This much I know.
No one likes their identity to be defined or described by a third party, particularly when that third party is an anonymous total stranger. No one likes to be labeled or defined or described by someone else; and when they are, they’re understandably upset by it.
Here’s a couple more things I know.
I have absolutely no problem, in principle, with white folks “remaking” Buddhism to suit their particular cultural needs. I have no problem, in principle, with Buddhist teachers reinterpreting Buddhist doctrines or practices to better serve the needs of some group of practitioners, regardless of ethnicity or cultural background. (I say “in principle” because the Buddhist apologist in me has concerns about some of these changes, but that’s beside the point. Or, rather, beside the point of this particular post.)
What I do have a problem with are the following two things: (1) making the claim that the new, reinterpretation of Buddhism to suit “Western” needs is somehow more “authentic” or closer to “what the Buddha actually taught” than the “cultural” Buddhism of some other group of Buddhists; and (2) the labeling and defining of other Buddhists from the point of view of an outsider who may or may not have had any long-term, sustained contact with that group (i.e., defining or labeling someone else, see first paragraph), and doing so in what are usually pejorative terms like “traditional” (which implies stagnant, conservative, or backwards) as opposed to “modern” (which implies dynamic, progressive, or creative).
Of the first point, anyone who attempts to claim that the Buddhism that they practice is “what the Buddha really taught” needs to be aware of the fact that they are, in some very real sense, talking about the Invisible Pink Unicorn. The fact of the matter is that none of us has a clear idea of what the Buddha really taught because (a) he died over two and a half thousand years ago, (b) all we have are written records put to paper nearly half a millennium after he died and written by a community of monks with a very different set of needs than the set of needs you and I have, and (c) even if those records were as historically accurate a court-room reporter, none of you have read all of those writings (with one or two possible exceptions), but instead are basing your idea of “what the Buddha really taught” on a small minority of hand-picked sources that somehow speak to your particular, culturally determined needs and you are overlooking other sources that somehow contradict your particular cultural needs.
Let me be clear. I don’t have a problem with cherry-picking the Buddhist sutras for bits of wisdom that make more sense in these troubled times. I have a problem with contemporary, unenlightened, dilettantes claiming that those choices are “more Buddhist” than other choices. Making that claim is fundamentally no different than the claims of some Christian fundamentalists who think that the Old Testament passages against homosexuality are still what God wants; but God has changed his mind about the ones that say slavery is okay. In short, how the hell do you know?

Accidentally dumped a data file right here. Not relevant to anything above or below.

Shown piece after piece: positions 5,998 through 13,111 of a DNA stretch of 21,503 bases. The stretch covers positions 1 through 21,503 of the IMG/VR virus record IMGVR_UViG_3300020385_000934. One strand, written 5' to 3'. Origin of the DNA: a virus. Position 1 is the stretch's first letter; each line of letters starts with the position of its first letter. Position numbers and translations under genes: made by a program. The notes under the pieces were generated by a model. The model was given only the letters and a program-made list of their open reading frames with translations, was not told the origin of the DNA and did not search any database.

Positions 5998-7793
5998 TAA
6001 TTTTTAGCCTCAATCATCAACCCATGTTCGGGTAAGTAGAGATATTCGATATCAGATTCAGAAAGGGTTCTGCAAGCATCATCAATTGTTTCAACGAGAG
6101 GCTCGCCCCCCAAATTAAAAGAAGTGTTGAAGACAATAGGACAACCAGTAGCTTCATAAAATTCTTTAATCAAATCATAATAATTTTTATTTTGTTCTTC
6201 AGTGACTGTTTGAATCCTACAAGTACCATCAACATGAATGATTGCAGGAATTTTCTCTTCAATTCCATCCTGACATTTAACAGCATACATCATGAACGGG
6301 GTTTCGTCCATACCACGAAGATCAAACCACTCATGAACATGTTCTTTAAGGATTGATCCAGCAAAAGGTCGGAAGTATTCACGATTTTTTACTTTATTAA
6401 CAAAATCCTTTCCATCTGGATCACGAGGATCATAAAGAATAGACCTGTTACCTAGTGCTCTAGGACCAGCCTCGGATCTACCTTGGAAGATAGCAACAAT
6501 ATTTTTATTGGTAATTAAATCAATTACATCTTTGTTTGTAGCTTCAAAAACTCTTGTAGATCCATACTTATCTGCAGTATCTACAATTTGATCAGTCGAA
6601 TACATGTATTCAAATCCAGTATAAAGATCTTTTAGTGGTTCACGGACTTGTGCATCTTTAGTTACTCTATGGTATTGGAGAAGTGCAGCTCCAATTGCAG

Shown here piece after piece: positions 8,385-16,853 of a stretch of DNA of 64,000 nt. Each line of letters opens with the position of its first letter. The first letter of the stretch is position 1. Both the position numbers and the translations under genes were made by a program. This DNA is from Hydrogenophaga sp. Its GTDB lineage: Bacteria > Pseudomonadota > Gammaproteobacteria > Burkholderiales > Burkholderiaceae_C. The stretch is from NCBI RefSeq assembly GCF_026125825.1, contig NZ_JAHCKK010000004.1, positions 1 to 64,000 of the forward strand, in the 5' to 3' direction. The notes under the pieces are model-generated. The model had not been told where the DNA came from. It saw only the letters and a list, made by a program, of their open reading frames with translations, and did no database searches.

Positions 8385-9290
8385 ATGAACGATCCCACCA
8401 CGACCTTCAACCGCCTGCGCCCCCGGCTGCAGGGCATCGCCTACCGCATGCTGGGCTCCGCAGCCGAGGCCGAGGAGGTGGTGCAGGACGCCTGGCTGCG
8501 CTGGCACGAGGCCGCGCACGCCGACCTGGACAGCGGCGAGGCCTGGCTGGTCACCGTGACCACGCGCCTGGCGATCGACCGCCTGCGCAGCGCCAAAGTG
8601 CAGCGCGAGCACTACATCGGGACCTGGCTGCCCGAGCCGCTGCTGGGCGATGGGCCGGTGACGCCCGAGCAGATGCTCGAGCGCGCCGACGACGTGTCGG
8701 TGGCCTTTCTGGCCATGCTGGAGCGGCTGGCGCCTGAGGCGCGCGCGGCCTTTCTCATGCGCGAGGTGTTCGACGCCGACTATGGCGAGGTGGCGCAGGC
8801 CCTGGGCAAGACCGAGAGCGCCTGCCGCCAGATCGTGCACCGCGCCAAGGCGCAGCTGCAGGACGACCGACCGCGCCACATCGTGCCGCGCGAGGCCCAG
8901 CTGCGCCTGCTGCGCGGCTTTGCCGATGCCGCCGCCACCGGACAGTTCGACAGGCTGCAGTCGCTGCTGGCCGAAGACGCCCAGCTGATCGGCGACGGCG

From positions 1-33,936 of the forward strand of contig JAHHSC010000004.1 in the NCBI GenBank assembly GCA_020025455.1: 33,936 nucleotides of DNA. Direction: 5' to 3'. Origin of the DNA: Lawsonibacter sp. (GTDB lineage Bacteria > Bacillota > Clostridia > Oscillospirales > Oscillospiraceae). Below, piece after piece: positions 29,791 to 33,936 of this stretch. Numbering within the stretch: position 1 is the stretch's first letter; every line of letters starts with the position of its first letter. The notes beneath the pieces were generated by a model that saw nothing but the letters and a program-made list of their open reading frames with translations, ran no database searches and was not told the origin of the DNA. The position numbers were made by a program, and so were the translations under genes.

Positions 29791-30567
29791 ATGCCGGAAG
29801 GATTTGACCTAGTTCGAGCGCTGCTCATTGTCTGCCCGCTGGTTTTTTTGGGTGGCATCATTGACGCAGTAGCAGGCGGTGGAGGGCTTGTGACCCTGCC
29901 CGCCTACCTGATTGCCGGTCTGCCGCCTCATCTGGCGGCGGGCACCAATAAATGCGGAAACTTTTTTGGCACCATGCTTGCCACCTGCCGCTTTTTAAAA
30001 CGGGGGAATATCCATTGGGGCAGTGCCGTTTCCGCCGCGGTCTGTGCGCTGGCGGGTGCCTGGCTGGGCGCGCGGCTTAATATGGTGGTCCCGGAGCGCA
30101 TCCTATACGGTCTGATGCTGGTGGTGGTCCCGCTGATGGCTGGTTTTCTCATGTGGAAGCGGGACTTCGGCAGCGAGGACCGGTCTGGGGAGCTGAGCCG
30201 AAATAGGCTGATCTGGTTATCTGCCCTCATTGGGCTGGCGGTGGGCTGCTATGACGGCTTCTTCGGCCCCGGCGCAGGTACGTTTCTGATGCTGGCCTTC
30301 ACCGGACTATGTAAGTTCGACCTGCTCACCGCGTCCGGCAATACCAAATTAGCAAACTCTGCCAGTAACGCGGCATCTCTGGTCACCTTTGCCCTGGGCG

Of the second point, look. It’s all culture. When a progressive, modern, Western, white, whatever, Buddhist makes the claim that he or she is practicing Buddhism “stripped” of its cultural baggage, they’re implying that they live in a culture-neutral void. And that’s hogwash. We all live in particular cultural contexts from which we cannot escape and with which we interpret and contextualize the world around us. To whit, a number of you immediately understood my reference to the Invisible Pink Unicorn. Those of you who didn’t quickly clicked the link to Wikipedia article and contextualized that reference in the larger cultural milieu of “science v. religion” in late 20th, early 21st century American cultural politics. Scopes and monkeys may have come to mind, as well as Kansas and the Flying Spaghetti Monster. Welcome. We are now able to have a conversation because we share a particular cultural context for understanding language.
So there’s nothing wrong with interpreting Buddhism from a particular cultural standpoint. But to assume that your interpretation, because it’s not bogged down by (Asian) cultural baggage, is somehow better than what’s come before is the height of arrogance (and, frankly, insulting). All Buddhists are modern Buddhists if for no other reason than the fact that we all live in the modern world and, therefore, need to deal with a similar set of modern crises. (Do you really think Asian Buddhists are all still living in Ming Dynasty China?) All Buddhists are in the process of reinterpreting their traditions, making deliberate and creative changes to the doctrines and practices in order to help them make sense of these troubled times.
The problem is when you make the claim that your Buddhism is more “authentic” than someone else’s Buddhism (because, ahem, that’s the very definition of fundamentalism), and then take that added step of claiming that your Buddhism is more “authentic” precisely because it is not the Buddhism of some “other” Buddhist. When you make that claim, you are not only defining yourself, you are defining the “other” and, like I said at the start, no one likes that. So knock it off.
In other words, feel free to define yourself and your Buddhist practice. But stop doing it as a means to differentiate yourself from some “other” kind of Buddhist.
Does that help?